According to the Merriam and Webster dictionary, the definition of time is “a measurable period during which an action continues.” With minutes always ticking away, we as humans have to be cautious of how to spend it so we can accomplish all of the necessary things while still having time to have fun. Maritza DeJesus, coordinator for academic counseling, and Matt Slutz, writing specialist, of the Center for Teaching and Learning (CTL) teamed up to form a time management workshop that assists students and members of the Cabrini community to distribute their time more wisely.
“Time management is key no matter where you go,” DeJesus said.
Whether you are a student or a teacher, stay-at-home parent or work a nine to five job, chances are you are always working to get something done. Is that something staying up to write a paper? Is it making sure the dog is fed? Is it even just making sure the television is on at 8 p.m. tuned to a certain channel? Regardless of what that something actually is, it requires time out of your day to complete it.
DeJesus and Slutz started off the workshop with a demonstration. There was a large jar, a bag of sand and 10 rocks laying next to each other on the table and the room’s first reaction was pure confusion. DeJesus explained that the jar represented one day of your life, the sand was the fun things and the rocks were the important objectives of the day. First all of the sand was placed in the jar and then all of the rocks. The issue was that the sand took up so much space which forced the rocks to overflow out of the jar. This represents a person spending majority of their free time doing any unimportant notions and then running out of time in the day to work on the important stuff. The demonstration was then reversed and the rocks were put in first followed by the sand. This time everything was capable of fitting into the jar because the sand fell between the cracks.
The purpose of the demonstration was to showcase the significance of what to prioritize and it introduced the first main topic of the workshop. Completing important stuff vs. unimportant stuff is a struggle many people face and it is critical to recognize the difference when deciding what you are going to take time out of your day to do. They are not the only two factors however that should affect your decision. Determining whether something is urgent or non-urgent is also key because that could persuade you to do one task over another.
According to DeJesus, important means something you need now but it will not affect your life in a week, month or even year. Urgent on the other hand is something that presents itself last minute and has to be done, but will not necessarily have a long last effect on you. A good technique DeJesus shares is drawing four quadrants on a piece of paper and labeling one “important/urgency,” the next “just important”, the third “just urgent” and the last “not important/not urgent.” After everyone set up their papers, they began listing the events they have done in the last week and assigned them to a certain quadrant.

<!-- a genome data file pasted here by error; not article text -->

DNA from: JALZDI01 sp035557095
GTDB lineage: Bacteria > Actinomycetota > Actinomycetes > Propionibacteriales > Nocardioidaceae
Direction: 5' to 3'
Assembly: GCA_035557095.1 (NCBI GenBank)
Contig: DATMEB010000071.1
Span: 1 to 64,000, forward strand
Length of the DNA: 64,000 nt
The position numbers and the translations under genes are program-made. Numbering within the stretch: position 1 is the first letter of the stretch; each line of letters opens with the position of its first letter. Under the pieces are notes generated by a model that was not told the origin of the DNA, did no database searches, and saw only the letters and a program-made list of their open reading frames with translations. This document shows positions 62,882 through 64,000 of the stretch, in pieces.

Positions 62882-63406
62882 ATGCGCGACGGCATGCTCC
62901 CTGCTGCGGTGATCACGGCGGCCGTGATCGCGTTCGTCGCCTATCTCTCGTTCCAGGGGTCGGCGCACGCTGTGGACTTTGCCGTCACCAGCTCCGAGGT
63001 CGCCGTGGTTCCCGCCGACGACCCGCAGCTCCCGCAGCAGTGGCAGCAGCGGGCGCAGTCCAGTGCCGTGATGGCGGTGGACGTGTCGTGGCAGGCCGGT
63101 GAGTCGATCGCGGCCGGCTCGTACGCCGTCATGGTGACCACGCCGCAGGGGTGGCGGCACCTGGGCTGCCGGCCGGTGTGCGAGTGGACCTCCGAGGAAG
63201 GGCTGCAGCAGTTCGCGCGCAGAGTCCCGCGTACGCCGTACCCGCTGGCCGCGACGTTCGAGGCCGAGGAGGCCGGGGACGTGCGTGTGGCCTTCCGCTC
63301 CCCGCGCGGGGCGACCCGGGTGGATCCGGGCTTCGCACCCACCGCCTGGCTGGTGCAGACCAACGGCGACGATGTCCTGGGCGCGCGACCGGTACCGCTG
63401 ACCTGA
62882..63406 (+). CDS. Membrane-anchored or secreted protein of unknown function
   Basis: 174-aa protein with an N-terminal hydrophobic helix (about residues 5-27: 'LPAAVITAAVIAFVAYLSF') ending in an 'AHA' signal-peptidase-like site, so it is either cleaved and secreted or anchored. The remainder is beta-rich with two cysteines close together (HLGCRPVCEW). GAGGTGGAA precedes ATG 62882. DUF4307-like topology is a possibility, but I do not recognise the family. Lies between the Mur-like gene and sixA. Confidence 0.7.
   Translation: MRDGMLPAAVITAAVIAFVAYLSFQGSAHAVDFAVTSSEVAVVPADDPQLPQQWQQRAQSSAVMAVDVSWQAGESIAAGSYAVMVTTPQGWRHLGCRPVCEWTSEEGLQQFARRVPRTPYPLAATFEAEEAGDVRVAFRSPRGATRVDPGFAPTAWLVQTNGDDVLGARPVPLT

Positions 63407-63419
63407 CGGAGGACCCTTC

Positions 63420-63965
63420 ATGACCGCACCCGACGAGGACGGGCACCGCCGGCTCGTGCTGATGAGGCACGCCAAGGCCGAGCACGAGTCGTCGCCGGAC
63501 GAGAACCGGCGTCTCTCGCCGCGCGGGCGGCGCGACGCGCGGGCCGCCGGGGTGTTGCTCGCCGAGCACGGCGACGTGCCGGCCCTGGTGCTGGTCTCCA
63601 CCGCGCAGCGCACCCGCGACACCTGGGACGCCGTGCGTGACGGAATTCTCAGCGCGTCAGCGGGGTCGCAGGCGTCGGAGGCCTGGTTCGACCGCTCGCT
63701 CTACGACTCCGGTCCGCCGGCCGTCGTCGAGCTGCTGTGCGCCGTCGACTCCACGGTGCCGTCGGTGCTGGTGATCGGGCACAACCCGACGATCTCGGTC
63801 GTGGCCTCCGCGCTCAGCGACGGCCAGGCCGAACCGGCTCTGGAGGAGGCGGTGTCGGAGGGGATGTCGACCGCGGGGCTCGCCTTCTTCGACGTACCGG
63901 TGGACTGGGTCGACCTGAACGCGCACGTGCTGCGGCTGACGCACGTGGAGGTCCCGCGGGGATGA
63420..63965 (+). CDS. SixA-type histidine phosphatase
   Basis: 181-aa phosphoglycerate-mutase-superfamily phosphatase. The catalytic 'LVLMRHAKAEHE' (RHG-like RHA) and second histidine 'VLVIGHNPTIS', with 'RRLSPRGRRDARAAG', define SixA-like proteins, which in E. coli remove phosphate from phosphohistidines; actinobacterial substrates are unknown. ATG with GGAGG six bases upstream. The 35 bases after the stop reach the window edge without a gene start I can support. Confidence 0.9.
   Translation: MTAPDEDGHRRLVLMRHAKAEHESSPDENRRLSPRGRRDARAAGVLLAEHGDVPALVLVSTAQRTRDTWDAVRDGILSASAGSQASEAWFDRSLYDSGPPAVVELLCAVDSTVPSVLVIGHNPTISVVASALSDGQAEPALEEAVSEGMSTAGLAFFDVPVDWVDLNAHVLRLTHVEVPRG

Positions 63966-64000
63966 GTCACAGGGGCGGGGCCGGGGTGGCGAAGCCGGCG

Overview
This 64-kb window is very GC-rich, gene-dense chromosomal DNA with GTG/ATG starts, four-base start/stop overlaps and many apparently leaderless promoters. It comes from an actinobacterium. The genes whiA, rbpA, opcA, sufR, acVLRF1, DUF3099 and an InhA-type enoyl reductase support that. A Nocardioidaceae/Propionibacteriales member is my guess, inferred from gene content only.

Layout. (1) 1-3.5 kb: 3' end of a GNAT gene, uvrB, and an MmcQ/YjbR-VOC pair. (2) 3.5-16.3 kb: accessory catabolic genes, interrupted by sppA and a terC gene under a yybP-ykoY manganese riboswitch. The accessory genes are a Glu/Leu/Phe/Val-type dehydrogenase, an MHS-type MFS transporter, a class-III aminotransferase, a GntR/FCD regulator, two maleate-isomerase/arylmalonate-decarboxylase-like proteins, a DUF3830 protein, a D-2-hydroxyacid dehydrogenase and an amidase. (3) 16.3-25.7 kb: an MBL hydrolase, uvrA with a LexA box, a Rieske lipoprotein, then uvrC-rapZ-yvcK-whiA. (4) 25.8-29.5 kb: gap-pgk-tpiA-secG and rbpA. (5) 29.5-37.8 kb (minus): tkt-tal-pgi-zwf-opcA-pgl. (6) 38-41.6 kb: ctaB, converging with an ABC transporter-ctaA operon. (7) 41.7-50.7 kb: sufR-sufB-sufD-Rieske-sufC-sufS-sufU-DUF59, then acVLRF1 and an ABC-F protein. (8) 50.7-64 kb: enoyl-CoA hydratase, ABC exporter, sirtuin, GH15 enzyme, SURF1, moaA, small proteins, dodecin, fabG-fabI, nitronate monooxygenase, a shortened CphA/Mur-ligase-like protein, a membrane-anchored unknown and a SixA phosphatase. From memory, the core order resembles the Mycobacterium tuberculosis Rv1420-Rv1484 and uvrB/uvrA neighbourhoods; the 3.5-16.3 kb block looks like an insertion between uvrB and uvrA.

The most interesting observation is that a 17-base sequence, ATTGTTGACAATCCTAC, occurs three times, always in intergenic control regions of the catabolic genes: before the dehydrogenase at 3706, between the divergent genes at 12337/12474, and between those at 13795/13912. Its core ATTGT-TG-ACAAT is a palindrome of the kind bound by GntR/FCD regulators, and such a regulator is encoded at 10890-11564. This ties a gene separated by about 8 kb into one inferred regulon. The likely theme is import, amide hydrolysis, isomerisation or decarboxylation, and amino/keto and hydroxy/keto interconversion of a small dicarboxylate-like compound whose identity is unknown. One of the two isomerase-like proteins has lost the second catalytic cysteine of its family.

“If something is important but an urgent event pops up, that first event is still important,” DeJesus said as she walked around the room looking at everyone’s papers.
She and Slutz guided the room through the process, offering their assistance to anyone who requested it.
After everyone was comfortable with the idea of important vs. urgent and their reciprocals, Slutz took charge of the room to explain tools and techniques to help organize the lists that were just created.
Slutz described cell phone calenders, agendas and whiteboards to all be common tools that can assist one with organizing their thoughts of when to do a specific task. Once it is determined when each thing should be done, it is vital to approximate how much time should be allotted to each task. Having a plan is one of the major steps in achieving successful time management skills, but beware that obstacles will come your way and you will have to work with what what you have.
Everyone was then prompted to anonymously write down their best time management strategy and the ideas were dispersed among the room. Participants were asked to grade the ideas on a scale of one to seven and the first to hit 21 points, or come closest to that number in three rounds would be deemed the winner. This got everyone participating with each other and sharing their ideas with the rest of the group.
With three papers each having a total of 14 points, there was a three-way tie. As they were read in front of the room, they all included writing things down as soon as due dates are announced and to keep reminding yourself of what should take priority.
As the workshop comes to an end, students became more comfortable with approaching time mangement.
Kiera Williams, junior social work major, said “This workshop made it clear what is considered important and not important. It also gave me really good examples of ways to better manage my time.”
Even though the workshop has been completed, DeJesus and Slutz encourage students to contact them for additional help and are welcome to stop by the CTL anytime for assistance.